He took out $1.4M in bogus student loans, blew $235K at casinos, prosecutors say | Courts
A Baton Rouge gentleman employed faux significant faculty diplomas and transcripts, impersonators and even inmates in an elaborate two-calendar year plan to enrich himself by defrauding the federal university student financial loan technique of $1.4 million.
A 2020 federal grand jury indictment accused Elliott Sterling of filing bogus paperwork to enroll people today at Baton Rouge Neighborhood College by misrepresenting educational records, money and the variety of dependents on personal loan purposes.
Prosecutor Rene Salomon instructed a federal district court docket jury Wednesday that Sterling — whom he explained as a “fraudster” — pretended to be a higher education scholar 180 occasions and falsified tutorial skills for 168 learners.
Some 150 college students outlined their mother’s maiden name of “Sterling” as the remedy to a protection problem on federal college student bank loan apps, the prosecutor mentioned. Sterling also bought 42 bogus superior faculty transcripts for $5,000, he stated.
That jury quickly and unanimously convicted Sterling on all 15 counts he confronted.
The panel also purchased the forfeiture of extra than $422,000 in fraud proceeds that the FBI seized from Sterling in the variety of a $130,000 cashier’s check and $292,000-in addition from credit rating union accounts in his identify.
An FBI agent testified Wednesday that the rest of the dollars Sterling fraudulently obtained from the U.S. Section of Education and learning and the Small Business enterprise Administration involving September 2017 and November 2019 is long gone.
Salomon advised the jury that Sterling “blew” $253,000 at casinos across the state.
U.S. District Decide Brian Jackson purchased a presentence investigation and scheduled Sterling’s sentencing for July 7. He stays free of charge.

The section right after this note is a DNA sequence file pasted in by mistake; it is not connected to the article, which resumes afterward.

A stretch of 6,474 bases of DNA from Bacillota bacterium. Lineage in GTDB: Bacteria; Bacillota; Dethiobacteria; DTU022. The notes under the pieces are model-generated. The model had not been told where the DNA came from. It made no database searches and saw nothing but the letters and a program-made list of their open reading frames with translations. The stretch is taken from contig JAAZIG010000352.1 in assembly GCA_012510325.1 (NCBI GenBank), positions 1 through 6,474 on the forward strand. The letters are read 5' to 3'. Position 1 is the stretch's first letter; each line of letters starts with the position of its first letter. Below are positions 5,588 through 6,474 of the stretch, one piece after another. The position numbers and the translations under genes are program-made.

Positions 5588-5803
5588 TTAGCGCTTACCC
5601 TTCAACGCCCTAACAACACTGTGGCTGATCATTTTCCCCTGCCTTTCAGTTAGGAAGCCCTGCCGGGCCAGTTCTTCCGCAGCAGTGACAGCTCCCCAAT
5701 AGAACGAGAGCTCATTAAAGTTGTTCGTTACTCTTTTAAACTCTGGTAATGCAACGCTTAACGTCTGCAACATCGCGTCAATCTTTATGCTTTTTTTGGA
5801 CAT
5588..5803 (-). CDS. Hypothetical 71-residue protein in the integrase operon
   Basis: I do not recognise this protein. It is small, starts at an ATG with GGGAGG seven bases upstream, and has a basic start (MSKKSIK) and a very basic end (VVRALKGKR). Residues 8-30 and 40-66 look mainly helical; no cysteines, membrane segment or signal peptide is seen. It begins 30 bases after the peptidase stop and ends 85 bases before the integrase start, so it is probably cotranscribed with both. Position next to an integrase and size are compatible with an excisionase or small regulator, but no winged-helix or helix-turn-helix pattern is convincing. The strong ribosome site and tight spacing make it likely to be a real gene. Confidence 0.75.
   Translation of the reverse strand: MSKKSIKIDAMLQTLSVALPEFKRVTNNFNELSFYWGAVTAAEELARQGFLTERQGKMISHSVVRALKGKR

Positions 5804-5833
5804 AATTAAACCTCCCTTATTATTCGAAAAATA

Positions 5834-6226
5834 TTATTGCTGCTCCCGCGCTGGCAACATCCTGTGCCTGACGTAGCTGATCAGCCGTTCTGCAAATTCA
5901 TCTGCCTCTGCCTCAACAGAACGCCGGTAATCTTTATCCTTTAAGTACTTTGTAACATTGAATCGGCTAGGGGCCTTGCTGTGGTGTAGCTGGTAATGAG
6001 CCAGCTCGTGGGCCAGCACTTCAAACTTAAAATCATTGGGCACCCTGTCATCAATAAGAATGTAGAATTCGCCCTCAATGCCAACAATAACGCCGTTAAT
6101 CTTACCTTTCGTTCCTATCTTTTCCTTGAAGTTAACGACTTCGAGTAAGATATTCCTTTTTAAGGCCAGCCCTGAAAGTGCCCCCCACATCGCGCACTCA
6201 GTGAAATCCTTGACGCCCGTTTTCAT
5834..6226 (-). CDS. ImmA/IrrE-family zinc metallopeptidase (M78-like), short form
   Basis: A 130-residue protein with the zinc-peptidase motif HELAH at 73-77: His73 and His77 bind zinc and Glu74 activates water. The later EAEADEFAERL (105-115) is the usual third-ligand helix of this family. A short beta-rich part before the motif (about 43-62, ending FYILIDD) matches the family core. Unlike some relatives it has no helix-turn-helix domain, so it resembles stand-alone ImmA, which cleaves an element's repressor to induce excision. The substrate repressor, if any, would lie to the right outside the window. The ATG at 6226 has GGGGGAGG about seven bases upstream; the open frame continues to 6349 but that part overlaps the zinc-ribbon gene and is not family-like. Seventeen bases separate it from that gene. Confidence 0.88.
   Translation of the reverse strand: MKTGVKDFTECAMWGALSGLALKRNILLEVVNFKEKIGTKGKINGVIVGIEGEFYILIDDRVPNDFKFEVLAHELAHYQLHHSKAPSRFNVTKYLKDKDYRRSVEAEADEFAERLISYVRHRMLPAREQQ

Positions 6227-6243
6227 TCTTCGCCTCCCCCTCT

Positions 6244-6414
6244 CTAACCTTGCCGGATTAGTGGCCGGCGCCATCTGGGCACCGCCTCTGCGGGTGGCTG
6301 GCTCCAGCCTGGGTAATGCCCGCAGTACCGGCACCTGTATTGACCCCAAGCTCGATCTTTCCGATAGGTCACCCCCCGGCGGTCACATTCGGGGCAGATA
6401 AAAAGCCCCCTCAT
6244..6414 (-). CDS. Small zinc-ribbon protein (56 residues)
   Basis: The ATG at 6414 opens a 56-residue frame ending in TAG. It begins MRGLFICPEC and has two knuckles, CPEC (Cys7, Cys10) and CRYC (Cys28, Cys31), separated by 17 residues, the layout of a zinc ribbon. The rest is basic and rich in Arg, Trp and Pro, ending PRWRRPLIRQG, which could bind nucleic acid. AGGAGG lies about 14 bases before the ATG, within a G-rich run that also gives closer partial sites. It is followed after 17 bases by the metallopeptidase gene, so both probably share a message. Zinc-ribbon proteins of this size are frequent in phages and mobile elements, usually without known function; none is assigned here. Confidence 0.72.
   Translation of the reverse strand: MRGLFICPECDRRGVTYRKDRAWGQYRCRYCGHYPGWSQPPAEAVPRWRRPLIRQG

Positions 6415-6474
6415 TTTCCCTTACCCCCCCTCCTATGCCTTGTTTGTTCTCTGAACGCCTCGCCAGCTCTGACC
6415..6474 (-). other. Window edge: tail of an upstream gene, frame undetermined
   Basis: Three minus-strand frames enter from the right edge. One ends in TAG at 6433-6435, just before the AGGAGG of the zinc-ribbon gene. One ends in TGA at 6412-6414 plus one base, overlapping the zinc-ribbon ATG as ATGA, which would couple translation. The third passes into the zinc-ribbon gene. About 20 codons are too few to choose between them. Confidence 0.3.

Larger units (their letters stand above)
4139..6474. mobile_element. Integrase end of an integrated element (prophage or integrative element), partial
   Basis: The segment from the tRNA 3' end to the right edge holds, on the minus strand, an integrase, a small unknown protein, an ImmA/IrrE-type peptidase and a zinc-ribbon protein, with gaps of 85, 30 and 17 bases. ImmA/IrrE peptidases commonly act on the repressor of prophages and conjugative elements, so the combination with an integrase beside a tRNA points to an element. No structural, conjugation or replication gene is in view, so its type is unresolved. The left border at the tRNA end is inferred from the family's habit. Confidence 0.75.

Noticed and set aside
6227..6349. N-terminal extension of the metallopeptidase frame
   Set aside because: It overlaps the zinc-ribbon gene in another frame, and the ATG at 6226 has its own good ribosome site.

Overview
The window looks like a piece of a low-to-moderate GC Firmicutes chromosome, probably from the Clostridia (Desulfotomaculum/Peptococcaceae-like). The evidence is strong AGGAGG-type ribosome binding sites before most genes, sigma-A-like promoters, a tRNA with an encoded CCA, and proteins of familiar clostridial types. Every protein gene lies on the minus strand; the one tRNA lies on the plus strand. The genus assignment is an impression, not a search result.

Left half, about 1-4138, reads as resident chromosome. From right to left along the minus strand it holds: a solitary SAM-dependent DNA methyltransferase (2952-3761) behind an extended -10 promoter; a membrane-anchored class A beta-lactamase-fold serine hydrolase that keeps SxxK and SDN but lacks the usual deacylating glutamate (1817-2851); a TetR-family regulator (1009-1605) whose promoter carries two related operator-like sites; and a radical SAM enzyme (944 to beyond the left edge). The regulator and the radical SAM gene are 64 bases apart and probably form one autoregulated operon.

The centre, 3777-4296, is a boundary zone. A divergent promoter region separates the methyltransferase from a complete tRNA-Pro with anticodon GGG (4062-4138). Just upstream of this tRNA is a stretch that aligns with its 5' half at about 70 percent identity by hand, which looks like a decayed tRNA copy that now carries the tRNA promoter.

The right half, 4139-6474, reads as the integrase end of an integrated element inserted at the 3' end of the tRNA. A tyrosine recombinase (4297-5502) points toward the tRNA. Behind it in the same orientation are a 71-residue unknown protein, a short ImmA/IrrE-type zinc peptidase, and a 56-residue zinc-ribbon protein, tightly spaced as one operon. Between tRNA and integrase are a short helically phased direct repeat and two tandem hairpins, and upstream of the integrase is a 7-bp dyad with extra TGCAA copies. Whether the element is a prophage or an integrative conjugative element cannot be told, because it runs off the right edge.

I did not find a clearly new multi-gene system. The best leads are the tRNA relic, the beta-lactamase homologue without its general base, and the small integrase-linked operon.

Sterling, who does not have a law degree but represented himself through the demo, loudly insisted throughout his closing argument to the jury Wednesday that “you are not on the lookout at a prison.” He explained his organization, Sterling Academic Consulting, “was by no means to enrich myself.”
But Salomon and fellow prosecutor Elizabeth White argued that is specifically what Sterling did, with the former saying he did so by “lying, dishonest and thieving.”
When questioned for documentation by BRCC, Sterling assisted the pupils with giving untrue data, his indictment alleged. Sterling would at times current himself as a scholar or pay back other people to impersonate pupils at BRCC, prosecutors explained.
Sterling also concealed his purpose as the preparer of the pupil mortgage applications, Salomon mentioned.
Salomon argued that Sterling “hijacked the system” and “exploited each and each and every one” of his clients.
Some of the economic support — countless numbers of dollars — was in the names of two inmates, the prosecutor said.
“Who’s on the cellular phone speaking to those inmates? This person!” he explained, pointing at Sterling.
Salomon reported Sterling saved 66% of the money he acquired for learners.
“The guts of the circumstance is Sterling’s greed,” he said.
Sterling, who proclaimed his innocence and mentioned he didn’t “hustle” his shoppers but was remaining punished for “creating revenue,” told the jury that “today is the working day I certainly believe that justice will be served.”
It took the panel just around an hour to uncover him guilty on the 15 counts of wire fraud, economic assist fraud and money laundering.
“The defendant was not encouraging people today, he was aiding himself,” White instructed the jury in the government’s rebuttal closing argument. “The defendant exploited the pupils he made use of them. He selected people today that he could exploit.”
Prosecutors claimed Sterling would give the students some of the revenue he obtained for them but failed to notify them it had to be repaid.
“Who is caught with the invoice?” Salomon asked the jury. ‘The students that he manipulated, together with the taxpayers.”